States Where People Live the Longest

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50. Mississippi
> Life expectancy at birth in 2015: 74.9 years
> Increase in life expectancy, 1980-2014: 3.27 years — 6th smallest increase
> Poverty rate: 19.6% — the highest
> Adult obesity rate: 36.8% — the highest
> Adult smoking rate: 22.2% — 6th highest
> Adults in poor or fair health: 24.1% — the highest

Average life expectancy at birth in Mississippi is the lowest of all states and has historically been low. The state’s life expectancy at birth in 1980 was 71.6 years, the second lowest in the nation.

As is generally the case in states with low life expectancy, Mississippi struggles with poverty, and residents report relatively unhealthy behaviors. At 19.6%, no state has a higher poverty rate. The Magnolia State also has the largest share of adults who do not exercise, at more than a third of the adult population. About 36.8% of adults in Mississippi are obese, more than any other state in the country.

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49. West Virginia
> Life expectancy at birth in 2015: 75.3 years
> Increase in life expectancy, 1980-2014: 2.51 years — 2nd smallest increase
> Poverty rate: 16.0% — 6th highest
> Adult obesity rate: 36.7% — 2nd highest
> Adult smoking rate: 26.0% — the highest
> Adults in poor or fair health: 23.9% — 2nd highest

Like every other state, life expectancy in West Virginia has improved since 1980. Even though a baby born in West Virginia is expected to live longer than a newborn in 1980, the increase of only 2.5 years is the second smallest. The state’s life expectancy rank dropped from 10th lowest in 1980 to second lowest of all states in 2015.

Obesity and smoking may be contributing factors. Mortality among smokers is about four times higher than among people who have never smoked, and West Virginia has the highest adult smoking rate, at 26.0%. The state’s adult obesity rate of 36.7% is the second highest of all states.

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48. Alabama
> Life expectancy at birth in 2015: 75.5 years
> Increase in life expectancy, 1980-2014: 3.21 years — 5th smallest increase
> Poverty rate: 15.5% — 7th highest
> Adult obesity rate: 35.5% — 3rd highest
> Adult smoking rate: 20.9% — 10th highest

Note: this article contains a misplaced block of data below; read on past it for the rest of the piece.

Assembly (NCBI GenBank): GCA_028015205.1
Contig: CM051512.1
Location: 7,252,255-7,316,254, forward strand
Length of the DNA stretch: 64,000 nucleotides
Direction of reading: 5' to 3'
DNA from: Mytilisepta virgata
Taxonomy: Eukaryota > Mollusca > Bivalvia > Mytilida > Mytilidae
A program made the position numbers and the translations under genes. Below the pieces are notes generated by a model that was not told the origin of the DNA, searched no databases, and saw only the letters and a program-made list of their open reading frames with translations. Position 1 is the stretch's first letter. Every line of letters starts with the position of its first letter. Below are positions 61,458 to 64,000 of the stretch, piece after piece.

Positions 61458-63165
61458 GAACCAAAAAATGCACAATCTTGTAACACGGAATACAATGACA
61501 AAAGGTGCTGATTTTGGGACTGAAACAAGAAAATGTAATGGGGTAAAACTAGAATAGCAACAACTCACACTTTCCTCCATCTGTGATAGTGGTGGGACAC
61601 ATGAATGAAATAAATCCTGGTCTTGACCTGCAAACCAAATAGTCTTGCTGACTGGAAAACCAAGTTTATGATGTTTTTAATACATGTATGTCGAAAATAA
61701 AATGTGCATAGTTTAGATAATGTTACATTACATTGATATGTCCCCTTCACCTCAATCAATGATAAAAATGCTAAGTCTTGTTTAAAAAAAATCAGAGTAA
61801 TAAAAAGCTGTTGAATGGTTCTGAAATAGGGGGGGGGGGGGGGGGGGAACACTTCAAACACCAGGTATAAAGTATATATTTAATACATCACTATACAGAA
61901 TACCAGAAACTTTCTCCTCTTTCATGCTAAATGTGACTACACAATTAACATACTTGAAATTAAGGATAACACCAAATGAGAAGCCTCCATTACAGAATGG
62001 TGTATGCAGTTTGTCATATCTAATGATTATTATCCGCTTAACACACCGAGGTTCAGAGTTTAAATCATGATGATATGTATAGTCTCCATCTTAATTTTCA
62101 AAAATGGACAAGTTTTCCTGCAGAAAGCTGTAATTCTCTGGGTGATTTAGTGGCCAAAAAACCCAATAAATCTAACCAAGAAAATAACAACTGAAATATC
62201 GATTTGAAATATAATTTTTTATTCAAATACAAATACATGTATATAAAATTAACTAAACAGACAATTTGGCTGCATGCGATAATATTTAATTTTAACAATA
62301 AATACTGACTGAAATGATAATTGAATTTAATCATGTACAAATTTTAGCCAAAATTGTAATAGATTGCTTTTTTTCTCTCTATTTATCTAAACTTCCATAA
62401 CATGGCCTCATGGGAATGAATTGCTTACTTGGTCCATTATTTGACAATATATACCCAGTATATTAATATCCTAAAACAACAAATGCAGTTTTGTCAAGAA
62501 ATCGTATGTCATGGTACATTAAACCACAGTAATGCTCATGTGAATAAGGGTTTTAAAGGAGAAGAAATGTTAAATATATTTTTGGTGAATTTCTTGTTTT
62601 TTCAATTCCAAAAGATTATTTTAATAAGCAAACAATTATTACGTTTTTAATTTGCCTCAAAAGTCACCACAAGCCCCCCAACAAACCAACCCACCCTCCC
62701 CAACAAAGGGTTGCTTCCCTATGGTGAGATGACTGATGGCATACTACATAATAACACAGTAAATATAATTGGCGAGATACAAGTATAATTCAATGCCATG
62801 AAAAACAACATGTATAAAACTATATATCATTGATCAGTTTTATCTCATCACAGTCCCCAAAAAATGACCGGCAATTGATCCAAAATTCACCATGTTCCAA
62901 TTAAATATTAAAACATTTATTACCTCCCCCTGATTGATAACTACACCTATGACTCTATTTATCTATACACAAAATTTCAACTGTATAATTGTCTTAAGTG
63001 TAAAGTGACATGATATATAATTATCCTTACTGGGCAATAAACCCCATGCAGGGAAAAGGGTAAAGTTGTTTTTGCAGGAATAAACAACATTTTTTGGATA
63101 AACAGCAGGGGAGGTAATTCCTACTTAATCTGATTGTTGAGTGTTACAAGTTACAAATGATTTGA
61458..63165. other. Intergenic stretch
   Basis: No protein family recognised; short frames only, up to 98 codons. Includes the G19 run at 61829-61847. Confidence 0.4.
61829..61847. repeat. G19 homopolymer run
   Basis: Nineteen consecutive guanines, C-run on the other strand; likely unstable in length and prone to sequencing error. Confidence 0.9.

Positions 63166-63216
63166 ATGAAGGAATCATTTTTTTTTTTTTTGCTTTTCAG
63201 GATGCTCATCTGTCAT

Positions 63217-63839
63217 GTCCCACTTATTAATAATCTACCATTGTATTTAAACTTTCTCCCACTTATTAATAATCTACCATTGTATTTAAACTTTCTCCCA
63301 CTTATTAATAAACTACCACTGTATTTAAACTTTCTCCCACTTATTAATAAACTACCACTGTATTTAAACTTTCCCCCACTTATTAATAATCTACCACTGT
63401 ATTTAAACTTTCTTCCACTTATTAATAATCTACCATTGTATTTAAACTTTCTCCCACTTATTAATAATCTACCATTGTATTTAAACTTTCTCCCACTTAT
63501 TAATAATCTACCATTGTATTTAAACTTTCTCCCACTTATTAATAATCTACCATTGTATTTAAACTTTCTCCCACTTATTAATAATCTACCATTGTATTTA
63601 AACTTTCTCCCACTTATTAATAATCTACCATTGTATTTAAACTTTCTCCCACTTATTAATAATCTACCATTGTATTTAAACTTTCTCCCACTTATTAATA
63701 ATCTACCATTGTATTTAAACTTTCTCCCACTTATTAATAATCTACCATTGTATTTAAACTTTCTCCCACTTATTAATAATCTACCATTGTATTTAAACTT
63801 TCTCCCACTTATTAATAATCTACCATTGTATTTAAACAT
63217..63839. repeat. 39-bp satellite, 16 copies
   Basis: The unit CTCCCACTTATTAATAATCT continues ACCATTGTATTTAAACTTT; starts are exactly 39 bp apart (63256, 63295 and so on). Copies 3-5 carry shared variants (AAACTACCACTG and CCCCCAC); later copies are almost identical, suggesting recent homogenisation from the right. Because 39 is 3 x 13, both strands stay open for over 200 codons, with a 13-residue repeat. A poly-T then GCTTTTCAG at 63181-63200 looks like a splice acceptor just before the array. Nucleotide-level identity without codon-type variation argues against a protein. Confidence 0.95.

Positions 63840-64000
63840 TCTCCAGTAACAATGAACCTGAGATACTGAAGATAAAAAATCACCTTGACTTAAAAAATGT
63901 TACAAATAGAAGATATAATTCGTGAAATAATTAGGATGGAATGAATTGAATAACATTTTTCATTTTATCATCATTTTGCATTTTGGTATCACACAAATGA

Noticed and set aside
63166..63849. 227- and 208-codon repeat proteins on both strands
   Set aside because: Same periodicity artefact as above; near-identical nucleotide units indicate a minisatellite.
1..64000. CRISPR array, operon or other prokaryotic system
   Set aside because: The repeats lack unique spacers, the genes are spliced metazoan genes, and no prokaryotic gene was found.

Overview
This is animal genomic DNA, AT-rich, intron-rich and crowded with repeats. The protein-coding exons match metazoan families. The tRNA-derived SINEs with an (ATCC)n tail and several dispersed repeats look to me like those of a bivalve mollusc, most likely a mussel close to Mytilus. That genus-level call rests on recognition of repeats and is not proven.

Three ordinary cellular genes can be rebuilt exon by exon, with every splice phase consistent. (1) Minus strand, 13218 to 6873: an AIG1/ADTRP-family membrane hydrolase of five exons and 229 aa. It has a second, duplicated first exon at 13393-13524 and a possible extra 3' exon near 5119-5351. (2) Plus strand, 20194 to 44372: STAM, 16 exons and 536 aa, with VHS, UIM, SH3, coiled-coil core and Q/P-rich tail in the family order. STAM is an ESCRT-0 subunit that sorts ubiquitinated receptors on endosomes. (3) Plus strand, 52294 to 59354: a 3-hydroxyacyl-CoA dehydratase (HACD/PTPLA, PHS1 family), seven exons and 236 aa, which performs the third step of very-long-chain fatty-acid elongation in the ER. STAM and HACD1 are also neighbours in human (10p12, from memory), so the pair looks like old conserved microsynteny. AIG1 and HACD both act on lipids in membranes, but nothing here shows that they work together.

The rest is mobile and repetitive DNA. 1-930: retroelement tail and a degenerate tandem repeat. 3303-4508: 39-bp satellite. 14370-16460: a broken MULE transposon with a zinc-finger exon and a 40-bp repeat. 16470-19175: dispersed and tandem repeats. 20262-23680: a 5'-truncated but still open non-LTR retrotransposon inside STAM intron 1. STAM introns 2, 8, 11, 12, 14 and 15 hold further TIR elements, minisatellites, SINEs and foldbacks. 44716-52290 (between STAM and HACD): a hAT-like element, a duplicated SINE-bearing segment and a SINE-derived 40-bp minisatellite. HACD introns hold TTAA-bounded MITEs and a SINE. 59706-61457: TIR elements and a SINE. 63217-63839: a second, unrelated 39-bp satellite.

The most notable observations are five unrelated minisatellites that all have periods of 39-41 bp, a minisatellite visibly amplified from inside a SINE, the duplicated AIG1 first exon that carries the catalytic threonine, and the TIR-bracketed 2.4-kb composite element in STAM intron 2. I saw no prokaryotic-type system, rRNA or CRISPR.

> Adults in poor or fair health: 22.0% — 5th highest

Similar to other states with the shortest life expectancies, Alabama residents report relatively unhealthy behaviors, such as physical inactivity and smoking. Over a fifth of adult residents report being in poor or fair health, the fifth highest share of all state, and about 35.5% of adults in Alabama are obese, the third highest obesity rate in the U.S.

Because of access to medical care, as well as other factors, income is one of the strongest predictors of life expectancy. Alabama struggles with poverty. The share of adults in the Cotton State who live below the poverty line is 15.5%, the seventh largest in the country. The median household income is just over $51,700 a year, the fifth lowest in the nation and far below the national median of $65,712 a year.

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47. Oklahoma
> Life expectancy at birth in 2015: 75.8 years
> Increase in life expectancy, 1980-2014: 2.19 years — the smallest increase
> Poverty rate: 15.2% — 8th highest
> Adult obesity rate: 33.7% — 7th highest
> Adult smoking rate: 20.1% — 12th highest
> Adults in poor or fair health: 20.8% — 8th highest

Average life expectancy at birth in Oklahoma has increased since 1980 by just over two years, the smallest increase among all 50 states. In 1980, Oklahoma was ranked 28th in life expectancy. By 2015, its rank had dropped to 47th.

In addition to obesity and lack of physical activity — the Sooner State ranks high in both — Oklahoma has the second highest share of the population without health insurance, at 14.3%. Research has shown that uninsured adults have worse access to care, receive poorer quality of care, and experience worse health outcomes than insured adults.

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46. Kentucky
> Life expectancy at birth in 2015: 75.9 years
> Increase in life expectancy, 1980-2014: 3.03 years — 3rd smallest increase
> Poverty rate: 16.3% — 4th highest
> Adult obesity rate: 33.8% — 6th highest
> Adult smoking rate: 24.6% — 2nd highest
> Adults in poor or fair health: 23.9% — 3rd highest

While a relatively small share of Kentucky’s population does not have health insurance, at 6.4%, many residents engage in unhealthy behaviors. The state has the seventh largest share of adults who don’t exercise and the second largest share of adults who smoke.

In addition, there are just over 66 primary care doctors available for every 100,000 residents of the Bluegrass State, the eighth lowest ratio in the country. Lack of primary care has been linked to poor health. About 23.9% of adults in Kentucky report being in poor or fair health, the third highest share of all states.